Now, over five years after the original IFPRI report came out and after the Commission’s statement in its Communication on the 2030 climate and energy policy framework that ‘food-based biofuels should not receive public support after 2020’, another element has been added to the saga. A new study was commissioned, this time from another consortium using another model (Globiom) to estimate the true emissions related to biofuels.
As if history was repeating itself, release of the study was again delayed for a long time. Both industry and NGOs had to put in access-to-document requests and MEPs wrote open letters to get access to the publicly funded information. Finally, when the study went public – too late to inform the Commission’s public consultation on the reform of the Renewable Energy Directive – the information only gave a partial idea of the emissions of biofuels . Environmental NGO Transport & Environment made a more complete analysis of the facts, taking into account the full life-cycle emissions linked with the feedstocks analysed in Globiom.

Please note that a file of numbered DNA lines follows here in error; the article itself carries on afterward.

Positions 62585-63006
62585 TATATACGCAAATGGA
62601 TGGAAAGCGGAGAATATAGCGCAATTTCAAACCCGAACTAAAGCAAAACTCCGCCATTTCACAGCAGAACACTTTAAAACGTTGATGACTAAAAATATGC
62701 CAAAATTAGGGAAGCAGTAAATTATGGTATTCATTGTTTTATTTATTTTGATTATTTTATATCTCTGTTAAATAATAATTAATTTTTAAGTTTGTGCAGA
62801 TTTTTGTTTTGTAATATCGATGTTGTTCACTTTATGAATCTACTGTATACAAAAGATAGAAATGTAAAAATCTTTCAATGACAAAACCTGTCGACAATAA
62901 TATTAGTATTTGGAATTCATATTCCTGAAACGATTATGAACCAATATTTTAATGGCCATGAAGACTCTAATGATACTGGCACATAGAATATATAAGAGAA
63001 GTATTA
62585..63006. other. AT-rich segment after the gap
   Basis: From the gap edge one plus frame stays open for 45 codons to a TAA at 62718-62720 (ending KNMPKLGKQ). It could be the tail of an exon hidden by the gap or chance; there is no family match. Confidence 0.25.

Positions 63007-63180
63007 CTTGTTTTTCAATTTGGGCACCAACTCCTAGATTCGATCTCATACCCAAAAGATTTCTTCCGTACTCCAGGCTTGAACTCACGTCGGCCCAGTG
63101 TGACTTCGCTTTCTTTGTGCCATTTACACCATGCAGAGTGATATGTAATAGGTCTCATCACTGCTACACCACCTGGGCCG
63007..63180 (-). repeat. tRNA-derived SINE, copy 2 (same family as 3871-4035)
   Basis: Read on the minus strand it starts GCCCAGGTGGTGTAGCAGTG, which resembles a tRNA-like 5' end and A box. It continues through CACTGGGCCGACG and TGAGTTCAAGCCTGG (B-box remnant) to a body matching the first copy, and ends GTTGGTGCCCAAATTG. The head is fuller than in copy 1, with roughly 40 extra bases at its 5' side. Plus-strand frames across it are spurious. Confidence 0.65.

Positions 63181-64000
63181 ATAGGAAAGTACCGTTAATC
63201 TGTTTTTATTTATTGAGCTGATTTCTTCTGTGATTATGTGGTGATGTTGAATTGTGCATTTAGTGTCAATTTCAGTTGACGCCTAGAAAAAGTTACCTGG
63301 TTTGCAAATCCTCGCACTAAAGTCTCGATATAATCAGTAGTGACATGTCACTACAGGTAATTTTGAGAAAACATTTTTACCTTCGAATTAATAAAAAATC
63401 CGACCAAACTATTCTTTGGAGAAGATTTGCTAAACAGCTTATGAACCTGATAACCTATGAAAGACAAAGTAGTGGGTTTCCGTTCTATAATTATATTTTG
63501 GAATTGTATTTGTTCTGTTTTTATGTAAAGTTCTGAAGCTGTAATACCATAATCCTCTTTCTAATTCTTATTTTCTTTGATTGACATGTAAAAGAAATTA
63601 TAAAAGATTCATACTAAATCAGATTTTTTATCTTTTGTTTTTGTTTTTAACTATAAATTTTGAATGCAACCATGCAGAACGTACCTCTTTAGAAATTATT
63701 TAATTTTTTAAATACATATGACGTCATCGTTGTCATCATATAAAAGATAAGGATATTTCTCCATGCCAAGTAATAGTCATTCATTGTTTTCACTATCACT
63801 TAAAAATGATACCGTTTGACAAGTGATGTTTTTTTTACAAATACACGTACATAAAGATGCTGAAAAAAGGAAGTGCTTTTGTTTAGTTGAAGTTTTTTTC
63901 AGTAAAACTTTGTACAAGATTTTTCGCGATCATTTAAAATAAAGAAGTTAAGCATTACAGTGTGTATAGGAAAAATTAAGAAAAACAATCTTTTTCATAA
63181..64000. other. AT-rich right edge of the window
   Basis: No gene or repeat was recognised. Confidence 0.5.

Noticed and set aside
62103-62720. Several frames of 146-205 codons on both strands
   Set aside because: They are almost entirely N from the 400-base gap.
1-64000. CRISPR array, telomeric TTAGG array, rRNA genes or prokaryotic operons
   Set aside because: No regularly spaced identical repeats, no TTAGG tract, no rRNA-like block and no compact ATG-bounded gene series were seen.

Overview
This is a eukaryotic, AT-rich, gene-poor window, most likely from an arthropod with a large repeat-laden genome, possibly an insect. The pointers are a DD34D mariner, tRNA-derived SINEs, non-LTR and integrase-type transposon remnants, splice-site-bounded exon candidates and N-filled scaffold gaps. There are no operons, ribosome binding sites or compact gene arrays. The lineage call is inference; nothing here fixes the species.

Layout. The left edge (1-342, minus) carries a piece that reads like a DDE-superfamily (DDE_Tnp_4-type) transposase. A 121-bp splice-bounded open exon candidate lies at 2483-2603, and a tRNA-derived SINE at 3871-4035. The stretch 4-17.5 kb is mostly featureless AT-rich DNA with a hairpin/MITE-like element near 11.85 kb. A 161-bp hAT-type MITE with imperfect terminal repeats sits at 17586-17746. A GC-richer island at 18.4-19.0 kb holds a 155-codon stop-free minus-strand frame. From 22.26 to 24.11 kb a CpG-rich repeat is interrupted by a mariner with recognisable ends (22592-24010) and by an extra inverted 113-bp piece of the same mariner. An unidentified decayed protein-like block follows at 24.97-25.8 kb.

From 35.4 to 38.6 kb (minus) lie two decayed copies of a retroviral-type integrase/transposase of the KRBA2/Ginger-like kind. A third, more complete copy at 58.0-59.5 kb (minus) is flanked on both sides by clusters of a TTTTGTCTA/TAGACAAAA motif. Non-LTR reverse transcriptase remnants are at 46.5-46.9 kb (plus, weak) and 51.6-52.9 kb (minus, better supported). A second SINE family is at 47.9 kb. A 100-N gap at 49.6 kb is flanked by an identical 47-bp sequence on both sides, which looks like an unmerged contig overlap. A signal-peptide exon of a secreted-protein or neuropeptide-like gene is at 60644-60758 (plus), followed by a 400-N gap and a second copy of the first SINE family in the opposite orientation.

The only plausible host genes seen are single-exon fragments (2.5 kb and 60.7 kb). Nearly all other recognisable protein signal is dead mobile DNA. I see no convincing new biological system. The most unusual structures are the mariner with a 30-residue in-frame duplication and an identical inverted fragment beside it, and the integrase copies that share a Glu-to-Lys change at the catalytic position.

So as we stand, this is what we know:
- Emissions from biodiesel are actually 81% higher than those arising from fossil fuels.
- On average, first-generation biofuels have 50% higher lifecycle GHG emissions than fossil equivalents so phasing them out would reduce transport emissions significantly.
- Instead of reducing CO2 emissions, using biodiesel for transport could increase Europe’s overall transport emissions by almost 4%. These extra emissions are equivalent to putting about 12 million additional cars on Europe’s roads in 2020. It’s a lot more than the emissions saved from all lorry road charging systems in Europe, for instance.
- Ethanol performs better, but offers limited GHG savings while still increasing the pressure on the environment through intensive farming and interfering with food markets.
- Advanced biofuels (not from agricultural crops) score very well emissions wise, but have consistently failed to gain any significant market share or attract serious investment. This is mainly because EU and member state incentives support first-generation biofuels thereby outcompeting better technologies.